active State duty will be considered tempo- rary employees of the military department except that they are not subject to the collec- tive bargaining and arbitration rules and regu- lations that apply to public or private em- ployees within the State. When the employee’s leave of absence for active ser- vice of the State is terminated, the employee is to return to his or her employment within 7 calendar days.

The State law regarding benefits for State employees or public officers while absent on military leave was amended. The State will provide coverage under an employer- sponsored health plan to a public officer or employee of the State for a period not ex- ceeding a total of 12 months while the indi- vidual is absent on leave. This applies both to individuals serving in the United States Armed Forces and to employees who are members of the organized State militia who are called into active service of the State by the Governor. Employers other than the State may provide such coverage. The posi- tion of an employee serving in the United States armed services will not become va- cant nor shall the officer or employee be sub- ject to removal as a consequence of such ser- vice unless it exceeds 5 years.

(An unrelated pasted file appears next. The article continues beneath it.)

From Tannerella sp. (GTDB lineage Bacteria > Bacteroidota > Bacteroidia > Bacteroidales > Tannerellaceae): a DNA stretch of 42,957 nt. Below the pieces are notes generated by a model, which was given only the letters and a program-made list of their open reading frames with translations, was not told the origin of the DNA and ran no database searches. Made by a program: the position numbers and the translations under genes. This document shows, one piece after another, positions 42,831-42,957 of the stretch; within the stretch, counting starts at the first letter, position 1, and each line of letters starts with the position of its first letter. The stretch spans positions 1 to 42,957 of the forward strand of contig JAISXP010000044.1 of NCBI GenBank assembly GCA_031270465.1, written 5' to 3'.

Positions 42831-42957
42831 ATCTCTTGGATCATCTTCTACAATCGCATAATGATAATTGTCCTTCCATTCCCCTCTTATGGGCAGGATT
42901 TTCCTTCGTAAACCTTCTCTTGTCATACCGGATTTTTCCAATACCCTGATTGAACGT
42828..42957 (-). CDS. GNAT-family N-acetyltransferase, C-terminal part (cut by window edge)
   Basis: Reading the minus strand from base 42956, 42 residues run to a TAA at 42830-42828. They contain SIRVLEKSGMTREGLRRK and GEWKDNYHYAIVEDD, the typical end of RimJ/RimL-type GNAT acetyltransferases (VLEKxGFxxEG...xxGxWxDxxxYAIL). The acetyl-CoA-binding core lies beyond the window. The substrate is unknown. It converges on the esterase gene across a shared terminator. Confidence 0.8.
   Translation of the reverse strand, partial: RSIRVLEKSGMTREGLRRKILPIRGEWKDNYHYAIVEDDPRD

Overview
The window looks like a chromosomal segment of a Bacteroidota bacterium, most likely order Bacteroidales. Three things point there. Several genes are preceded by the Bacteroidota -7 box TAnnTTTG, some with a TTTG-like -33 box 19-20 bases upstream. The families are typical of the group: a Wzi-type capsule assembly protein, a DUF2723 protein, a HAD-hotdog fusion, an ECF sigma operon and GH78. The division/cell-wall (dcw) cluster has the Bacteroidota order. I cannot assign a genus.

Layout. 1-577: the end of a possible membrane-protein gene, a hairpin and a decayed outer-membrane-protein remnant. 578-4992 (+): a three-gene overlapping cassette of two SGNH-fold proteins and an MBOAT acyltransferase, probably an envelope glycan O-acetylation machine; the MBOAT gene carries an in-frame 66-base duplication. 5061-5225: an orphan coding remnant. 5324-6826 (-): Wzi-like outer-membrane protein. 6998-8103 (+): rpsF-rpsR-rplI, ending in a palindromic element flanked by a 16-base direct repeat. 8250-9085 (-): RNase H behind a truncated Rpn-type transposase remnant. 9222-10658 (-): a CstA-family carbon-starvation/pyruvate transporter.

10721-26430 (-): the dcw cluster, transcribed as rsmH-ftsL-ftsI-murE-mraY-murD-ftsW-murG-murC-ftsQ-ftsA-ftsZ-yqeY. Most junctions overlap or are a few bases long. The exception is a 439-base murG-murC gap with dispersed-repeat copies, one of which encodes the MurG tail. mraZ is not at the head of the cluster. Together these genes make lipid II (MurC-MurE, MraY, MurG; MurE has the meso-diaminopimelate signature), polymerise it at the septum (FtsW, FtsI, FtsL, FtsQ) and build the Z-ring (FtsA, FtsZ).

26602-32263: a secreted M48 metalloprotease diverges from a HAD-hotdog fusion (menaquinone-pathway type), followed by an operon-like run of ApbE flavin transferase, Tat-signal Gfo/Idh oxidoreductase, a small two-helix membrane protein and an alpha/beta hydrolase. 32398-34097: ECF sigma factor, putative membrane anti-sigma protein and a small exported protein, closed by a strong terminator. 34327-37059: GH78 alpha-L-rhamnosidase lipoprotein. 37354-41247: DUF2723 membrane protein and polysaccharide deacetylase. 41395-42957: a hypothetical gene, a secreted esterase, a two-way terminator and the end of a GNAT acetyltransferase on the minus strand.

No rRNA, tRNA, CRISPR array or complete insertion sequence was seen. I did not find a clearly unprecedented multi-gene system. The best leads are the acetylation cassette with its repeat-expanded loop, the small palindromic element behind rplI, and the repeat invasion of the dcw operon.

Wages. A resolution was adopted designat- ing April 15, 2003, as “Equal Pay Day” in Pennsylvania and encouraging all residents to support and maintain pay equity through- out the Commonwealth.

Equal employment opportunity. An Execu- tive order was issued barring State agencies from discriminating against employees based on their gender identity, adding transgendered people to the list of those rights are protected. The order adds “gen- der identity or expression” to the list that also includes race, color, religious creed, an- cestry, union membership, age, gender, sexual orientation, national origin, AIDS or HIV status, or disability.

An Executive order was issued reestab- lishing the Pennsylvania Commission for Women. Duties and functions of the com- mission include monitoring women’s educa- tional and employment needs and opportu- nities; promoting job training, educational programs and upward mobility for women; encouraging the development of and access to funding for small business enterprises owned or operated by women; issuing peri- odic reports on new State laws, regulations and governmental policies affecting women; serving as a liaison between government and nongovernmental groups and organizations

Monthly Labor Review

January 2004